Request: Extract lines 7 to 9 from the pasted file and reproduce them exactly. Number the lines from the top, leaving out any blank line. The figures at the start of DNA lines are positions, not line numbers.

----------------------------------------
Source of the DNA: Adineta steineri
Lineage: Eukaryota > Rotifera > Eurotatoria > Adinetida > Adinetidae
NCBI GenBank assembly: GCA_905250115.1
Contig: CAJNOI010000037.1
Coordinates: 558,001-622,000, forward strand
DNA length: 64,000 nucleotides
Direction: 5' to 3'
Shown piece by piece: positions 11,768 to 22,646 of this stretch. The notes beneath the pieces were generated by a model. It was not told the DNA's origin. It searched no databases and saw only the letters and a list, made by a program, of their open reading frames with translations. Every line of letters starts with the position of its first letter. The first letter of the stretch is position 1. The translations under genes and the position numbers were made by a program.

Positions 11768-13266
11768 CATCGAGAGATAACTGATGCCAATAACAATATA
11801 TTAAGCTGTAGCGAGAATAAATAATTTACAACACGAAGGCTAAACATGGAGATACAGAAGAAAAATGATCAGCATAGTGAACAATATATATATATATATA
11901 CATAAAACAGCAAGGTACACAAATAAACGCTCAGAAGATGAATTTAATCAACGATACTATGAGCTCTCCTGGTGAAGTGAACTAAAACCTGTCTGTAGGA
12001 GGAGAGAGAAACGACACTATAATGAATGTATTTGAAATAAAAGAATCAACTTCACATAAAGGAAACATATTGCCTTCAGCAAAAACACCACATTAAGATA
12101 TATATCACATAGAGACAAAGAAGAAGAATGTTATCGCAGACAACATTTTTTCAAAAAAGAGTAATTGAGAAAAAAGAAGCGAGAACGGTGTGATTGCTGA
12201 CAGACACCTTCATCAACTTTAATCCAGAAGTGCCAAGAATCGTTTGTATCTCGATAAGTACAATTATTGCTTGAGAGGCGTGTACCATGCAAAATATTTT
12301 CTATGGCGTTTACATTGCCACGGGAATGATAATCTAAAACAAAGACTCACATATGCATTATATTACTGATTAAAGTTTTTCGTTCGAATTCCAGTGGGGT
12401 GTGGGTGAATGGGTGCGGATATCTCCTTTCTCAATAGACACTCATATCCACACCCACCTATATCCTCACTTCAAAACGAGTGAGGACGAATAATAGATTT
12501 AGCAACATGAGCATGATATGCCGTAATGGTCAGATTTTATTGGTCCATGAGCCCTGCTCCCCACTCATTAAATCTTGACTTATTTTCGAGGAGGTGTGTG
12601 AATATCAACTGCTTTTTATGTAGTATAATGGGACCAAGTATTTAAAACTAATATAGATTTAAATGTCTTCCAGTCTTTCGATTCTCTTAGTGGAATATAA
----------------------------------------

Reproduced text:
Direction: 5' to 3'
Shown piece by piece: positions 11,768 to 22,646 of this stretch. The notes beneath the pieces were generated by a model. It was not told the DNA's origin. It searched no databases and saw only the letters and a list, made by a program, of their open reading frames with translations. Every line of letters starts with the position of its first letter. The first letter of the stretch is position 1. The translations under genes and the position numbers were made by a program.

Positions 11768-13266